The flooded ghetto greeted me as soon as I walked in the theater.
Mountains of miniature houses dangled on the backdrop, tiny windows lit from the inside, canals with floating debris ringing the stage, rickety planks and multi-level platforms – now represent the heroine’s living space, next her workplace, then the streets of her community, Barangay Venizia – some local version of a half-submerged Venice.
Mio Infante did a great job with his set design and allowed me to get acquainted with it as soon as the theater gates opened.
Of course, sitting in the center balcony during the full-house matinee, I didn’t get as intimate as spectators on the ringside seat, who got splashed, a la Sea World, during the show.
Still, I can’t help but wonder whether actors have fallen in the waters or literally broken their legs doing “grand jetes” over those ramps in the course of five runs over two years and 200 performances.
The rock/comedy-musical “Rak of Aegis” happens to be one of Philippine Educational Theater Association (PETA)’s longest-running productions because obviously, it keeps the audience amply entertained.
And yes, the title was a pun on “Rock of Ages”, the five-time Tony-nominated rock musical featuring classic rock songs from ‘80s glam metal bands.
For its part, “Rak” strung together 20 songs of heartbreak from the Aegis Filipino 90’s rock band to flesh out the story of Aileen, played by Alisah Bonaobra, an ambitious saleslady dreaming to go viral as a You Tube singer so Ellen DeGeneres can discover her.
At this time, Venizia has been flooded for two months and her dad, Kiel, played by OJ Mariano, wants to find out why.
The flood destroyed the shoe business of his employer, ex-sweethert, Barangay Captain Mary Jane, played by Sweet Plantado-Tiongson, who also happens to be the mother of Aileen’s suitor, Kenny, played by Vince Lim.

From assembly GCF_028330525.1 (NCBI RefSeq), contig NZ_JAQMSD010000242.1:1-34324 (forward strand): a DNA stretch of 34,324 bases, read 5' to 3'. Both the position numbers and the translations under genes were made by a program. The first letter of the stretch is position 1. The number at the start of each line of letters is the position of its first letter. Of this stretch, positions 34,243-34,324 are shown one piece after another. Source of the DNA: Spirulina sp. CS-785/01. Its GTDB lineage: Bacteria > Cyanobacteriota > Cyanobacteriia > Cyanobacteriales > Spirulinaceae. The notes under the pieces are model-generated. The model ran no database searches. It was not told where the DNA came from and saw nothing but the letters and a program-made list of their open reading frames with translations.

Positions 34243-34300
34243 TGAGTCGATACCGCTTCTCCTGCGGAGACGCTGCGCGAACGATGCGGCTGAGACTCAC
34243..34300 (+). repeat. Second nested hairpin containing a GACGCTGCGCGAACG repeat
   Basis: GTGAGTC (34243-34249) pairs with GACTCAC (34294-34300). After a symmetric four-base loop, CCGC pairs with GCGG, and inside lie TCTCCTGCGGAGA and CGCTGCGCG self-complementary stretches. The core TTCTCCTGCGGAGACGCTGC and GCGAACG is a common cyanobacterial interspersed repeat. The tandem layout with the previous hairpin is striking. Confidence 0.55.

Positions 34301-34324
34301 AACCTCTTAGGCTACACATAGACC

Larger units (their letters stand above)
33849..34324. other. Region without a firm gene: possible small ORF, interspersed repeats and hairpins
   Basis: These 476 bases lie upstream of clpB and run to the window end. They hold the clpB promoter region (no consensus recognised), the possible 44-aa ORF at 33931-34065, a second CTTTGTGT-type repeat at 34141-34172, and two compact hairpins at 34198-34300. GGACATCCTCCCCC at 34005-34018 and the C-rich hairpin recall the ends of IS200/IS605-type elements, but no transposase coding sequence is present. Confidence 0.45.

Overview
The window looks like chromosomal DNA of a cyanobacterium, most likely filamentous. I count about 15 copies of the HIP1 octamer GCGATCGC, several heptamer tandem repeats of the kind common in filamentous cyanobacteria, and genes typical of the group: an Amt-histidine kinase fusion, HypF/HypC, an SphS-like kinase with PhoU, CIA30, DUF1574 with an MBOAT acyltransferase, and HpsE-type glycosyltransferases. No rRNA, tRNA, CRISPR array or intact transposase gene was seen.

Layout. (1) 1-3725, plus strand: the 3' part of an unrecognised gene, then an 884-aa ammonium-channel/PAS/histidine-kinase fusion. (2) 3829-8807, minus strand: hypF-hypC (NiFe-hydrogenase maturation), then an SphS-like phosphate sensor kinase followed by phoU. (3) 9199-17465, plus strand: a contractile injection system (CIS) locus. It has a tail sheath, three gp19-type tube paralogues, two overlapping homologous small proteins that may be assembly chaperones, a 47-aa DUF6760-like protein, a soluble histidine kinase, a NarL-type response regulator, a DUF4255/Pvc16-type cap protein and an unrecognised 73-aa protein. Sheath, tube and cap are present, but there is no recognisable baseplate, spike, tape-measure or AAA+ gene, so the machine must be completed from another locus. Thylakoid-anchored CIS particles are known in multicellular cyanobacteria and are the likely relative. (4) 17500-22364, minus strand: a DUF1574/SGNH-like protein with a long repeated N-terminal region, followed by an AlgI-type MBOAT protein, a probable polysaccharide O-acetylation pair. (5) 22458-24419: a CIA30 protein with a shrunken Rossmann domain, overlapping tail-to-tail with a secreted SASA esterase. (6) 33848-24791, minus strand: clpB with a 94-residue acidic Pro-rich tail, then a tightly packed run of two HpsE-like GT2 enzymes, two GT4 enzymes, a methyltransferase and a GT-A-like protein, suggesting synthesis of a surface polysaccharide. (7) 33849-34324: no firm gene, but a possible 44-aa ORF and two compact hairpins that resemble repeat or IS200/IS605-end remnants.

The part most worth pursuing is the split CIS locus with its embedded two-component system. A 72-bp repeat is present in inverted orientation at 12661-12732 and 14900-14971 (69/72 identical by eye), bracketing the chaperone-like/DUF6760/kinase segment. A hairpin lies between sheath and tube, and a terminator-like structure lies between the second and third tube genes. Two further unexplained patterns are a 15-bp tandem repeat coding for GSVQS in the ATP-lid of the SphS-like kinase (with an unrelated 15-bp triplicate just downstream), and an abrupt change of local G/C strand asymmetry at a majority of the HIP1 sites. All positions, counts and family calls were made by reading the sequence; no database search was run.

Venizia’s residents blame the flood on the nearby subdivision, Villa Arkadia, then voila. They use it for a ghetto-tourism cum concert to launch Aileen’s singing career.
As always, PETA injected its trademark message of social awareness into the play. Just before the concert, the flood subsides and the Venizians absurdly found themselves wishing the flood to return.
Inevitably, the characters are forced to question themselves. The resilience with which they faced disaster ceases to become a virtue and seems more akin now to foolhardiness. And they have to find a way to redeem themselves.
A good thing too, that the musical didn’t fall for the formula love plot. It wasn’t Kenny, the suitor with the matinee idol looks, who gets the girl but the funny-faced, shirt-shredding boatman, Tolits, played by Pepe Herrera.
While Alisah showed she has the vocal chords to meet the demands of her role, it was OJ and Pepe’s singing which I found most riveting.
In the end, it was a riot, with the twirling umbrellas ala “Singing In the Rain” and the actors dancing in Converse Chuck Taylor All Star sneakers and classic Chucks, bathed in vibrant multi-colored lights, with sunflowers and creepers pushing out of the floorboards.
(“Rak of Aegis” runs from June 17 to Aug. 28, 2016, Tuesdays to Fridays, 8PM and Saturdays to Sundays, 3PM and 8PM, at the PETA Theater Center, No. 5 Eymard Drive, New Manila, Quezon City.)